CHARLESTON -- The person conducting Coles County's reassessment of commercial and industrial property received additional payments for handling appeals at the county and state level.
However, those payments weren't appropriate because they were not "specifically authorized," State's Attorney Brian Bower said.
Bower said his research on the matter found that no additional payments for appeals work should go to Bob Becker, who's conducting the reassessment.
"Any other compensation to Bob Becker not specifically authorized by the county board is inconsistent with the statute," Bower said in a memo he said he'll provide to the board.
He added that he's still researching the issue to determine what, if anything, needs to be done about the payments Becker already received.
So for this year, Becker received just more than $8,600, at a rate of $100 per hour, for the appeals work, county records show. That was in addition to his fee for the reassessment.
Neither the Coles County Board nor any board committee voted on Becker's pay for the appeals work, county board Chairman Stan Metzger said.
That was because the funds were already in the budget for Supervisor of Assessments Karen Biddle's office and were available for spending, he explained.
"We have not knowingly done anything inappropriately," Metzger said, adding that he doesn't think the county should return the payments because Becker "performed the service."
Biddle did talk to the board's Office and Rules Committee, which oversees her office, and the consensus was that the hourly rate for the appeals work was "reasonable," Metzger said.
"We understood there was a need to have the county's opinions of values justified," he said.
Members of the Concerned Tax Payers of Coles County, a group opposing the reassessment project, said Wednesday they did not yet want to comment on the development but planned to make a statement sometime later.
The county officials confirmed what payroll records indicated for Becker, who was paid hourly for the work on the appeals in addition to his contracted fee for the reassessment.
The two payments "were not necessarily for the same reason" and likely wouldn't have continued anyway, Biddle said.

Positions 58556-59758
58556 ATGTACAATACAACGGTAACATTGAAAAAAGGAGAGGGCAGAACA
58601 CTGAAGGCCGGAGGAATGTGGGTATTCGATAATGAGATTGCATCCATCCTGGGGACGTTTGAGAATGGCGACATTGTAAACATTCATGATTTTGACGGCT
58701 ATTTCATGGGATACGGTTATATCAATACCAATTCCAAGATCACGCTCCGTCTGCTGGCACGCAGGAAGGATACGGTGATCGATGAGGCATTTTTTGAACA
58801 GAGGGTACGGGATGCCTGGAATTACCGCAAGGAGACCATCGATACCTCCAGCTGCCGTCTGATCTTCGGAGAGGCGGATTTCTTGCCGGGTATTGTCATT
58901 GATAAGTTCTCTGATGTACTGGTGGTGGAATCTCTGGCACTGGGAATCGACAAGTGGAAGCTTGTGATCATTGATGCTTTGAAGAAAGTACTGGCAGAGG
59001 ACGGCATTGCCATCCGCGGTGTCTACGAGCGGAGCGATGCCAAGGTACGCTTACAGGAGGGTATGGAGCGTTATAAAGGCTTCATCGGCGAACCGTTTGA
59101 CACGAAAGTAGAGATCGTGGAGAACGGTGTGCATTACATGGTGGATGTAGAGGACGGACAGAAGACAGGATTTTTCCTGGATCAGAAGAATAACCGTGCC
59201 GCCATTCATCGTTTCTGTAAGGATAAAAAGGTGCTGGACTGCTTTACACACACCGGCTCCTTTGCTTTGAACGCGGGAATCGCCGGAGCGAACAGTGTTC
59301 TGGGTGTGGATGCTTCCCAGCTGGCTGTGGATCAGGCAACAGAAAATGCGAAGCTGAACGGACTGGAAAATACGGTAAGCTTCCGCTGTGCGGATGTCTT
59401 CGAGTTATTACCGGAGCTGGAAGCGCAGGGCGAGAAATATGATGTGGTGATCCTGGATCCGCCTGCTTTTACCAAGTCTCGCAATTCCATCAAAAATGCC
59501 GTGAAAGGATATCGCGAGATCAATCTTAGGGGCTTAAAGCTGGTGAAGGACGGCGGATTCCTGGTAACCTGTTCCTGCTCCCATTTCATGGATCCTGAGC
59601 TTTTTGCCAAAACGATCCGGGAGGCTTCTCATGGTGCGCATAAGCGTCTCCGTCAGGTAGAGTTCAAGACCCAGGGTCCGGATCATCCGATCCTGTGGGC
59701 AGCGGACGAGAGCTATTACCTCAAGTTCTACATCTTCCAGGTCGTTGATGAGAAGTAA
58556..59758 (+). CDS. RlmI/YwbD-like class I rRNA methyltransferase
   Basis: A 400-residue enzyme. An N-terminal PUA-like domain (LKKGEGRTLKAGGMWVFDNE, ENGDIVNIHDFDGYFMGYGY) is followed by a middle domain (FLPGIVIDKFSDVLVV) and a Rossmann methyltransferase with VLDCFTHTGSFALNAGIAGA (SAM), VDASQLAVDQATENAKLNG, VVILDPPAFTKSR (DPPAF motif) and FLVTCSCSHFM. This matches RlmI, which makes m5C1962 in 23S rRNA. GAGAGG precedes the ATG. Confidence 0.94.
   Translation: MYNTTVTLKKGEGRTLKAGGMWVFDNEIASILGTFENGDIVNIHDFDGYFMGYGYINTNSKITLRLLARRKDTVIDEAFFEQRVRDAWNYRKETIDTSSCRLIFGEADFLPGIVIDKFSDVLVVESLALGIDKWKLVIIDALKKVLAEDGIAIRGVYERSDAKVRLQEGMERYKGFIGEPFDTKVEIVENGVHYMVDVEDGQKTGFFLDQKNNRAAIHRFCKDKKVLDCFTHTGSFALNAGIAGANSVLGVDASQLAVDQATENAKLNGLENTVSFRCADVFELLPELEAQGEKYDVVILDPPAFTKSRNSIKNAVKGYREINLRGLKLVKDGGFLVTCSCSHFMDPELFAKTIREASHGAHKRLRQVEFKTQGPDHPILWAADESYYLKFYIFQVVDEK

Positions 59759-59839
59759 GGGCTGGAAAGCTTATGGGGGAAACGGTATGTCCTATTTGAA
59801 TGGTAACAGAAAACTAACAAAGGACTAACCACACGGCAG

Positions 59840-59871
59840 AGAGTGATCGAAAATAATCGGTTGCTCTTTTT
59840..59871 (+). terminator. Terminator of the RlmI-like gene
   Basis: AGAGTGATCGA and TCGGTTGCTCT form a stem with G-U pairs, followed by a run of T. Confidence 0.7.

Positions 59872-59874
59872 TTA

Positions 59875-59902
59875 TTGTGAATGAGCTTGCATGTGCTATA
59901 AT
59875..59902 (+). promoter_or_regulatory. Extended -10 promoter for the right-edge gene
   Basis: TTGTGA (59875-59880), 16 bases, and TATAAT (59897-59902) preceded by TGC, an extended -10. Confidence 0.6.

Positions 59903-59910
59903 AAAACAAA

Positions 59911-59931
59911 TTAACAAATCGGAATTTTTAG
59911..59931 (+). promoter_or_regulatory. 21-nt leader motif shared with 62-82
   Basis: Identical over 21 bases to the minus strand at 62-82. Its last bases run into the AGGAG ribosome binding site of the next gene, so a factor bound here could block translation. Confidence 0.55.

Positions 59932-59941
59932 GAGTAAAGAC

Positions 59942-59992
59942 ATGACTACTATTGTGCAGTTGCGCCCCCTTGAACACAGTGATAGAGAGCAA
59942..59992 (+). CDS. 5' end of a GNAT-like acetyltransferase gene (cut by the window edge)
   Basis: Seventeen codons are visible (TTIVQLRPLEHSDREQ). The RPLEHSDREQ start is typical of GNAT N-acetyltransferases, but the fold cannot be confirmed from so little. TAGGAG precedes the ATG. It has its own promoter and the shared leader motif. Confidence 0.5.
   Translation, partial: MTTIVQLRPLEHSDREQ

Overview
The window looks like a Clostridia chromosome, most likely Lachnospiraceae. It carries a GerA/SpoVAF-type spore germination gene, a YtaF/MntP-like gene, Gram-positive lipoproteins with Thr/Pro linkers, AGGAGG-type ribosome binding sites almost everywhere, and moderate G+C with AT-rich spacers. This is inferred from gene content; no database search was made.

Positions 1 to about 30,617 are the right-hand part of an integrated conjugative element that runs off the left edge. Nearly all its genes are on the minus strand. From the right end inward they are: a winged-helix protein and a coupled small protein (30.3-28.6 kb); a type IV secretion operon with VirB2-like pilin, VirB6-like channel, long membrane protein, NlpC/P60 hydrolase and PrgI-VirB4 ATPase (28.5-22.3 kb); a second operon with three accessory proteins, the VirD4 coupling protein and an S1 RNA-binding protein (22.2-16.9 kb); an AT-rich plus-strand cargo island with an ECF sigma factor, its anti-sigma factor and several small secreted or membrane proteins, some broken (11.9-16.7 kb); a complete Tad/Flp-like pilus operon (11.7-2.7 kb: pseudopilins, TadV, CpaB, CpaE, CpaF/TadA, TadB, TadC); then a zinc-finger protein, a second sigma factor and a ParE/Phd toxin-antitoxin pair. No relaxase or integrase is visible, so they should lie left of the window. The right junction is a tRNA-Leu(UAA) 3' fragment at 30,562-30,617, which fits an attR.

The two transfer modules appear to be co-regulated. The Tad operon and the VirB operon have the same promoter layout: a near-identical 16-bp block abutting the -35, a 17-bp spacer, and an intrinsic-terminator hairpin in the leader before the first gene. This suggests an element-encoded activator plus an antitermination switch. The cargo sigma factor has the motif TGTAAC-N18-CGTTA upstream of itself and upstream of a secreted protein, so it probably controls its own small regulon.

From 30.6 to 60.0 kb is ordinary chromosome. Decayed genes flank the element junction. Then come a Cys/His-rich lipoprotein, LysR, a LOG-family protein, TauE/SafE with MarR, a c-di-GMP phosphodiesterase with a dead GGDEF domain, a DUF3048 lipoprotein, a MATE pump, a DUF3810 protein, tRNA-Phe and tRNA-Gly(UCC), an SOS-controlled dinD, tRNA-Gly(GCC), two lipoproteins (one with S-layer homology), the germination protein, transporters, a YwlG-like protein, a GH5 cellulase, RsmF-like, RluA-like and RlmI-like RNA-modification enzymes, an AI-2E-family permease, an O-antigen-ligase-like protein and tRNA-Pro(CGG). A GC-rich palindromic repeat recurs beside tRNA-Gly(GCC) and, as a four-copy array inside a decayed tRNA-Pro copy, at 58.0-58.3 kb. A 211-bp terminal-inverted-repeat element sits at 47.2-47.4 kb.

She said she feels Becker won't be needed for appeals work on future parts of the reassessment project.
"I do not have a problem with it," she said of Bower's opinion on the matter. "There will not be any additional compensation."
The additional payments were reflected in county payroll records that showed the difference once Becker's status changed to that of a county employee.
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Becker's employment status is one of the main issues raised by the Concerned Tax Payers of Coles County group.
The claim that it was illegal to use a contractor, instead of a county employee, to reassess property is included in pending lawsuits the group has filed against the county.
The county's position, according to Bower, is that's an issue for the courts to decide, and changing Becker's employment status didn't affect that.
The county hired Becker, who works as an appraiser, in 2015 to reassess the county's business property after that classification of property hadn't received new taxing values since a countywide reassessment in 2001.
Becker's fee was $115,000 for the project. It covered four years to reassess one section of the county each year and, as county officials explained, spread out the cost of the work.
Biddle said the appeals work was needed to help justify the county's new property values and called the rate "discounted" compared to typical appraiser fees.
Biddle and Becker both said the appeals work took place during 2016 and last year. The work was to defend the county's positions during county Board of Review appeal hearings and cases that taxpayers took to the Illinois Property Tax Appeals Board, Biddle said.
Becker didn't start receiving the compensation for that service until the first of this year, however.
When he submitted his proposal for the reassessment, Becker said, Biddle asked about possible work on assessment appeals. He said he indicated he was willing to do that work for an additional fee.
Becker said he didn't actually ask for the compensation at first because he thought the amount of time needed for the appeals wouldn't be that significant.
However, it actually "turned into a substantial amount of hours," he said.
"I didn't feel it was fair or appropriate," Becker said.
The county records show two different payments for Becker.
One reflects the set fee for the reassessment, an equal amount now paid every two weeks. That doesn't vary with the amount of time Becker spent on the project during a particular period.
For example, for two weeks in April, the records show that Becker received $1,123.86 for the reassessment work, although there were no hours recorded for the project for that period.
The other shows a varying number of hours for the appeals work and the amounts paid for that.
For the April period, for example, Becker submitted 67 hours for work on the appeals with a payment of $6,700.
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